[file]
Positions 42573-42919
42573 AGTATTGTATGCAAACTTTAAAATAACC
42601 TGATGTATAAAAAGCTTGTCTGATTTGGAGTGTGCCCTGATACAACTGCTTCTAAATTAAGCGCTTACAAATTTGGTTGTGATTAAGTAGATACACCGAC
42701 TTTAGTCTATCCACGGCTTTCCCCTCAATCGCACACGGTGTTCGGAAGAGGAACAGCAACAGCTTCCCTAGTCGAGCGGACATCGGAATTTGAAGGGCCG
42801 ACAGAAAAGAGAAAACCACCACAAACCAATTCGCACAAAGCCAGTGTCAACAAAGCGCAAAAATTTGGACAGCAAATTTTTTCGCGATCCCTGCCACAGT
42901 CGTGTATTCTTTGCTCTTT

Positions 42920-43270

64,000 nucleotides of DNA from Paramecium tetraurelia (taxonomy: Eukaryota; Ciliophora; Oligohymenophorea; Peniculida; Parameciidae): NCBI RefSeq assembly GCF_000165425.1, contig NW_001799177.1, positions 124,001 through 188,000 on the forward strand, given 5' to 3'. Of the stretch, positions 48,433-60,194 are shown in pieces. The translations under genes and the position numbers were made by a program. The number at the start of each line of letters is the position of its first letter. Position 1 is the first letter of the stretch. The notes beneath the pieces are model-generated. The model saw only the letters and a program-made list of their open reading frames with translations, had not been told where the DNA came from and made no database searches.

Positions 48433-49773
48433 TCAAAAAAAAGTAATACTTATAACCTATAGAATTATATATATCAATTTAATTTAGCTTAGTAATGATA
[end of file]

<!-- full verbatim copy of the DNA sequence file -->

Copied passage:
Positions 42573-42919
42573 AGTATTGTATGCAAACTTTAAAATAACC
42601 TGATGTATAAAAAGCTTGTCTGATTTGGAGTGTGCCCTGATACAACTGCTTCTAAATTAAGCGCTTACAAATTTGGTTGTGATTAAGTAGATACACCGAC
42701 TTTAGTCTATCCACGGCTTTCCCCTCAATCGCACACGGTGTTCGGAAGAGGAACAGCAACAGCTTCCCTAGTCGAGCGGACATCGGAATTTGAAGGGCCG
42801 ACAGAAAAGAGAAAACCACCACAAACCAATTCGCACAAAGCCAGTGTCAACAAAGCGCAAAAATTTGGACAGCAAATTTTTTCGCGATCCCTGCCACAGT
42901 CGTGTATTCTTTGCTCTTT

Positions 42920-43270

64,000 nucleotides of DNA from Paramecium tetraurelia (taxonomy: Eukaryota; Ciliophora; Oligohymenophorea; Peniculida; Parameciidae): NCBI RefSeq assembly GCF_000165425.1, contig NW_001799177.1, positions 124,001 through 188,000 on the forward strand, given 5' to 3'. Of the stretch, positions 48,433-60,194 are shown in pieces. The translations under genes and the position numbers were made by a program. The number at the start of each line of letters is the position of its first letter. Position 1 is the first letter of the stretch. The notes beneath the pieces are model-generated. The model saw only the letters and a program-made list of their open reading frames with translations, had not been told where the DNA came from and made no database searches.

Positions 48433-49773
48433 TCAAAAAAAAGTAATACTTATAACCTATAGAATTATATATATCAATTTAATTTAGCTTAGTAATGATA